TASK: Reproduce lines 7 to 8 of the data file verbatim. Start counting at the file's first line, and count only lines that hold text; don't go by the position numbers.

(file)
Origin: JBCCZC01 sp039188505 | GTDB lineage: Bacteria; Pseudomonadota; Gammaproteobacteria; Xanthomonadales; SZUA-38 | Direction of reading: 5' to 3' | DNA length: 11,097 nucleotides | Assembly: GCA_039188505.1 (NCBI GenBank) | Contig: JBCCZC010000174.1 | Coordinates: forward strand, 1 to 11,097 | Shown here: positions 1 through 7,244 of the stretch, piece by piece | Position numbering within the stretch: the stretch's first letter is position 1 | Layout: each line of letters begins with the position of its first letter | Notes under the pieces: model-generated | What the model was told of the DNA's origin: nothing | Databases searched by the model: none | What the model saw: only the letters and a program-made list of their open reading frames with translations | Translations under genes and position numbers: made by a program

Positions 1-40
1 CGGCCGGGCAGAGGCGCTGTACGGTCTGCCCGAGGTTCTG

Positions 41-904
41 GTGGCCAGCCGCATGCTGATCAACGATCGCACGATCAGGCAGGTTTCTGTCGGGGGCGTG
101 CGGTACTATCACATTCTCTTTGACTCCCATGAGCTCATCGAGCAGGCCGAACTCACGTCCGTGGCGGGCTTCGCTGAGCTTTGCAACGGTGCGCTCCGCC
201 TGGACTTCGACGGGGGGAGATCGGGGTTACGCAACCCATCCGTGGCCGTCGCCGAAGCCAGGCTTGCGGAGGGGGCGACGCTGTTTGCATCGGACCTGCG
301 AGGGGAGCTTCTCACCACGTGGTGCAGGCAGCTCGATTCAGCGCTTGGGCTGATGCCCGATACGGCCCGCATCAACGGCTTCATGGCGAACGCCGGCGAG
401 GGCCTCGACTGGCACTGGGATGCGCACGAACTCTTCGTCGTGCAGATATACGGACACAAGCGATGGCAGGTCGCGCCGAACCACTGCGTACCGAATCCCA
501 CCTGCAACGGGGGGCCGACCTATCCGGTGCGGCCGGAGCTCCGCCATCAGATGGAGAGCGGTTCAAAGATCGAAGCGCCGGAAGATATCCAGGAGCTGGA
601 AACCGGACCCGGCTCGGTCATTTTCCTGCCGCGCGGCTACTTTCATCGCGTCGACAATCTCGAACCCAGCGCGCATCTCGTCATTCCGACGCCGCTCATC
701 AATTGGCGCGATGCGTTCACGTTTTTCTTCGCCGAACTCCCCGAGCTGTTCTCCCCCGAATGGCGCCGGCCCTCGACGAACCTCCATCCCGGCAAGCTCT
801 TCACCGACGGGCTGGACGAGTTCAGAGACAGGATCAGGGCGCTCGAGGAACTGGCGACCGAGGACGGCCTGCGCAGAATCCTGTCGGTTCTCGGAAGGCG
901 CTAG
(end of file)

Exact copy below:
201 TGGACTTCGACGGGGGGAGATCGGGGTTACGCAACCCATCCGTGGCCGTCGCCGAAGCCAGGCTTGCGGAGGGGGCGACGCTGTTTGCATCGGACCTGCG
301 AGGGGAGCTTCTCACCACGTGGTGCAGGCAGCTCGATTCAGCGCTTGGGCTGATGCCCGATACGGCCCGCATCAACGGCTTCATGGCGAACGCCGGCGAG